Keeping your child active every day

Keeping your child active every day
Playing is the best way to get your child moving. But what is considered active for an eight-month old baby? And for a three-year-old? What types of games are best and how much time should you spend on them?

Playing is the best way to get your child moving. But what is considered active for an eight-month old baby? And for a three-year-old? What types of games are best and how much time should you spend on them?

Under age one

The Canadian Physical Activity Guidelines recommend that infants under age one should be physically active several times a day. How? Simply by playing on the floor.

Under six months old, it’s important to give your baby lots of tummy time when awake (where you can keep an eye on her, of course), since this position strengthens her upper body muscles and helps her develop gross motor skills. Also give her plenty of opportunity to roll around and to try to reach and grab objects.

After six months old, your baby needs to climb, roll, crawl and stand up while holding onto something sturdy; pull and push a toy; grab objects, and so on. Marie-Andrée, nine-month-old Gabrielle’s mom, says, “When my daughter was two or three months old, I would put her on the floor and place toys alternately on either side of her. It would encourage her to roll over. Now, we play hide-and-seek. I go to one corner of the room and call out to her. She crawls over to find me on all fours. She loves this game, she can do it 10 times in a row!”

From one to five years old

For children from one to four years of age, the recommendation is three hours of daily physical activity of any intensity, spread throughout the day and in various environments. At five years old, children should engage in at least 60 minutes of physical activity per day at moderate to vigorous intensity (energetic play).

A child should not remain seated for more than one hour at a time. Ideally, your child should play outside every day. Preschoolers aged three to four spend an average of 5.8 hours per day doing sedentary activities.

Low-intensity activities are those whose movements do not require much energy: dressing up, walking slowly, playing with blocks, painting, playing in a sand box, swinging, sliding, and so on. Moderate- to vigorous-intensity activities increase body temperature, activate muscles, increase heart rate and lead to breathlessness: walking briskly, pedaling, doing somersaults, throwing or catching, climbing, dancing, running, jumping, rolling, balancing and so on. The intensity of the activity increases according to the energy your child puts into it.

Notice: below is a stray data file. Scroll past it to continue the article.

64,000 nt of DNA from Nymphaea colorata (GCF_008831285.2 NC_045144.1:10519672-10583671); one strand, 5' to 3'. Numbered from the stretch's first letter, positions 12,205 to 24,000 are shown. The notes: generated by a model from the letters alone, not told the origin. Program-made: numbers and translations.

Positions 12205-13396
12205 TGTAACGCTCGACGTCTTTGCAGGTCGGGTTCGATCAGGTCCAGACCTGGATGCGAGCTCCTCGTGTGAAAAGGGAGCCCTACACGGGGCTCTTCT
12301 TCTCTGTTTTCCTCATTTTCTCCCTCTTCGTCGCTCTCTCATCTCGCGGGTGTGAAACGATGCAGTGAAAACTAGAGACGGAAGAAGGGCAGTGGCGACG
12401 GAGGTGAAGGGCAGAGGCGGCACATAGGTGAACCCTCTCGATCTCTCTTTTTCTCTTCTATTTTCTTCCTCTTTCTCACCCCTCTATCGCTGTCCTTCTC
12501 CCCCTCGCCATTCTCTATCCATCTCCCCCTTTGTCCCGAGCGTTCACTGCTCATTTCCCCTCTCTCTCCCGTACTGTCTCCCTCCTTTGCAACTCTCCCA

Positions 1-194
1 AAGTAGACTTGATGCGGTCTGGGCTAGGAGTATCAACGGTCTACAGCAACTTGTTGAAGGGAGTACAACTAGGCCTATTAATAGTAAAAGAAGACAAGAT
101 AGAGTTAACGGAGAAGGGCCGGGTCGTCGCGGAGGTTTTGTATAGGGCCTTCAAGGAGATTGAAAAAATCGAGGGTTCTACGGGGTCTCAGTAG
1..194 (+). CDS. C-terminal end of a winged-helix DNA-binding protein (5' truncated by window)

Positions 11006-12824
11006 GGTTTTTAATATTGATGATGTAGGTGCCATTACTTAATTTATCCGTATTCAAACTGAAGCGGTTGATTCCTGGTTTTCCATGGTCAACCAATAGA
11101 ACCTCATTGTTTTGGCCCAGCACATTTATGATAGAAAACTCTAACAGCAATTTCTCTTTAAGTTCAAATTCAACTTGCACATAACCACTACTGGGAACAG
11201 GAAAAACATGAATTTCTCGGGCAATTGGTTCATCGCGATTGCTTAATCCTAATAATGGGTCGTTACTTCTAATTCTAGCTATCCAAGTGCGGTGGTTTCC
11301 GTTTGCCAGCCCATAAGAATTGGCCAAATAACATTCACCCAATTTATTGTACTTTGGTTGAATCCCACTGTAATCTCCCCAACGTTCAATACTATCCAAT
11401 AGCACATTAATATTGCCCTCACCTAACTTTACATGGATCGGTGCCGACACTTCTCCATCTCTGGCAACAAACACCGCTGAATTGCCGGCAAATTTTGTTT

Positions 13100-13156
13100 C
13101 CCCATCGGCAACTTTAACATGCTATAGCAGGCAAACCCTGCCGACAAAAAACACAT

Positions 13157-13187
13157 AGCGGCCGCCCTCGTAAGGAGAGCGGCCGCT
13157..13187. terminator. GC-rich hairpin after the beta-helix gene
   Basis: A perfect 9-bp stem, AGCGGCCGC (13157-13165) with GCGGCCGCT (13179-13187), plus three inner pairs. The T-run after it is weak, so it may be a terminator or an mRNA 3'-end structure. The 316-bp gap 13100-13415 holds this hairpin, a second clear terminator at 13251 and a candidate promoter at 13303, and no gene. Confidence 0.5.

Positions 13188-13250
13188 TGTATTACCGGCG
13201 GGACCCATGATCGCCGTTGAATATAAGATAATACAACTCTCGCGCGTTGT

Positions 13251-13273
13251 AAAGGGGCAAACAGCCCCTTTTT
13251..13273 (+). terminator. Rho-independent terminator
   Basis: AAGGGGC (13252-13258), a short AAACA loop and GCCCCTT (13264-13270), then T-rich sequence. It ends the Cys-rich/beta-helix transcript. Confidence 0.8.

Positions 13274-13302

Ideally, your child’s day should be divided between structured play and free active play (spontaneous play):

  • Structured play is led by an adult and has instructions and rules. It allows the child to acquire skills and targets specific learning. With the support of an adult, the child can develop and eventually master a number of fundamental motor skills that would otherwise be difficult to develop alone (e.g.: balancing, catching, throwing, kicking, rolling, jumping, etc.). Organized sports classes and activities fall into this category, as well as games led by you or an educator.
  • Free or spontaneous play is initiated by the child, who decides what she wants to do and organizes the game the way she wants to. An adult is there to supervise and ensure the child’s safety, but avoids dictating what to do. This type of play allows your child to use her creativity and develop her imagination, and works on her ability to make decisions and engage in social interaction if there are other children involved in the play. To promote spontaneous active play, it’s a good idea to bring your child outdoors. “She’ll then be able to engage in more energetic play like running, jumping and climbing,” says Monique Dubuc, National Coordinator at Kino-Québec.
Is your child hyperactive?
Is your child brimming over with so much energy that you think she may be hyperactive? Rest assured: most preschoolers are often very active. It’s normal and not necessarily a result of hyperactivity. Between 5% and 8% of children actually suffer from Attention Deficit Hyperactivity Disorder (ADHD). “Even if some troublesome behaviour occurs before school starts, the diagnosis is rarely made before age 5, and most often, at age 7,” says Dr. Rhida Joober, physician and researcher at the Douglas Mental Health University Institute. You should consult your doctor when your child’s agitation is so intense that it makes family life almost impossible and greatly disrupts her ability to function at daycare and to engage in social interaction.